Kerby Mellott, gastric bypass patient
December 01, 2012
Mellott enjoyed being physically active all his life. When he
was younger, Kerby loved to play sports. Tall, lean and athletic
in his youth, Kerby was a high school state basketball team
champion and played for his college’s championship football
college, he began steadily gaining weight. A Kansas native and
self-proclaimed “meat-and-potatoes guy,” Mellott was comfortable
with his larger physique.
mind being barrel-chested and thick-calved,” he said. “In
fact, I was very comfortable being a bigger guy.”
Mellott’s attitude about his weight began to change when, at age 49, he began experiencing chest pains
after working out at the gym. Because his father had passed away at
age 48 from a massive heart attack, he feared that he would
share the same fate.
suspected, he did have a serious heart condition. His
physicians told him he had suffered a mild heart attack. They also informed him that three of his arteries were 60 percent to 90 percent clogged and required immediate angioplasty. A few months after the
angioplasty procedure, one of his arteries collapsed. His doctors said he needed heart
undergoing triple bypass surgery, Mellott lost nearly 70 lbs.
through dieting. Unfortunately, seven years later he had gained
all the weight back and more. His weight had ballooned to 315
lbs. and again he began experiencing chest pains during any physical exertion — even walking up a flight of stairs. A new angiogram showed that one of his bypasses was occluded, requiring another angioplasty to widen his artery.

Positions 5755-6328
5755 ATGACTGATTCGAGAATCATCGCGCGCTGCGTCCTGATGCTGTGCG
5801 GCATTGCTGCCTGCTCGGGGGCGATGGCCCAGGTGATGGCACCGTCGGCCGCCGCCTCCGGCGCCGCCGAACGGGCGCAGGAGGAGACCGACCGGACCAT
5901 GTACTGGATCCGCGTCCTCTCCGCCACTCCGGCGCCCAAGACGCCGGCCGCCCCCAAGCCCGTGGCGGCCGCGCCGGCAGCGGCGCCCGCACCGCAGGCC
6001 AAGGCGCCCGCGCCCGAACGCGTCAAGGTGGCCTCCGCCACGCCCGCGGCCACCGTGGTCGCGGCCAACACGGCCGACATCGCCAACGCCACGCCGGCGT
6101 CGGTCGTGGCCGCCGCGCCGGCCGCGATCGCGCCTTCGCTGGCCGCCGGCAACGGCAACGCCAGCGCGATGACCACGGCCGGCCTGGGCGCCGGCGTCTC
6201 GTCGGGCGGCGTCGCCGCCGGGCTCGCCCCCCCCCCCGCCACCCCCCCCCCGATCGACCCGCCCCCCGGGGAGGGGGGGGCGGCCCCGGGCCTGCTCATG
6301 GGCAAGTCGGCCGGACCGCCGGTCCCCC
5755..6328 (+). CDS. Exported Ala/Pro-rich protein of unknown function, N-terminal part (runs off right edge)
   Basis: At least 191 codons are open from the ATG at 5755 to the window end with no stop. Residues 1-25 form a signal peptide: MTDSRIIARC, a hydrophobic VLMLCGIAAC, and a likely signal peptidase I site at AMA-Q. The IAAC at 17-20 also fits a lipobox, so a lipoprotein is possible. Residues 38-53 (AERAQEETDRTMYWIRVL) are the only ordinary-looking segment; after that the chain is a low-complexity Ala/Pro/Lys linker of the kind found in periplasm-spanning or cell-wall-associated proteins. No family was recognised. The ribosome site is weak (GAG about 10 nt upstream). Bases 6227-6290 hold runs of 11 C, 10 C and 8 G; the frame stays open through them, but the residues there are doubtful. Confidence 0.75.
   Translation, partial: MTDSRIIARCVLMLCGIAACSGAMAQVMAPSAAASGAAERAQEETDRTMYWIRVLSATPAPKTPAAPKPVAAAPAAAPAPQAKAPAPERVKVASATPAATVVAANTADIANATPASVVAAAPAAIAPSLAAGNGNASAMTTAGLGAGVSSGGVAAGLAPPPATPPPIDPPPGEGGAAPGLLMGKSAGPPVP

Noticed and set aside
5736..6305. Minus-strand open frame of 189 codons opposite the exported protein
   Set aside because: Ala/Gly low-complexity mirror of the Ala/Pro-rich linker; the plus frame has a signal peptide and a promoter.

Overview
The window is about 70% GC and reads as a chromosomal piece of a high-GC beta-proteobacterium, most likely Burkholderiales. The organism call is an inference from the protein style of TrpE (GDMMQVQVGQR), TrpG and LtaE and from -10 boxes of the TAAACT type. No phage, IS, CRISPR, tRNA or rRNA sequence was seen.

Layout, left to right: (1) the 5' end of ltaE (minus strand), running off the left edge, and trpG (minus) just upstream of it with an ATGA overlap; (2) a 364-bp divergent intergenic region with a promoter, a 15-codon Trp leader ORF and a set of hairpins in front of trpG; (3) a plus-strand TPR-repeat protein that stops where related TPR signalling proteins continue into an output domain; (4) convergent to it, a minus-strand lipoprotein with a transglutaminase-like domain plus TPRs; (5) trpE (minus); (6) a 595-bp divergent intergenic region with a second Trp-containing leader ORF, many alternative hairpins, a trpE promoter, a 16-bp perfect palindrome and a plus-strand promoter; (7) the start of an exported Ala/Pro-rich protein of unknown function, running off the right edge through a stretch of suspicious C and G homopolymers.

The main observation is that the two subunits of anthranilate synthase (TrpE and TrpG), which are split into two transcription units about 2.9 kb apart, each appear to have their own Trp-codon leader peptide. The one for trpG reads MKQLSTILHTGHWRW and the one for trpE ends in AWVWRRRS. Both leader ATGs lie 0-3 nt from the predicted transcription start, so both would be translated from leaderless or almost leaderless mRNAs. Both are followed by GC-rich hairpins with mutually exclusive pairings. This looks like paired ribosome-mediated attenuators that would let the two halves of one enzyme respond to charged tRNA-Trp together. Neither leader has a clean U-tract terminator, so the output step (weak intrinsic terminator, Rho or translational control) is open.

His cardiologist warned him that if he wanted
to be around in five years, he needed to lose 100 lbs.
Mellott talked to a
friend who had undergone a Roux-en-Y gastric bypass and was doing well. He decided to make an appointment
with Dr. Ninh Nguyen, director of the UCI Health
bariatric surgery program.
was extremely professional and knowledgeable,” Mellott said. “His
confidence in the success of the surgery put my mind at ease.”
On Oct. 10, 2003, Mellott underwent
the Roux-en-Y procedure. Sixty days after surgery, he had
lost 60 lbs. After one year, his weight dropped another 125 lbs. — which was
almost too thin for his body frame. Since then, he has maintained a healthy weight of 225 lbs.
Now in his 60s, Mellott feels great. He works out three to four times a
week at the gym. His surgery was such a success that other
friends and family members have either had bariatric surgery or
are seriously considering it.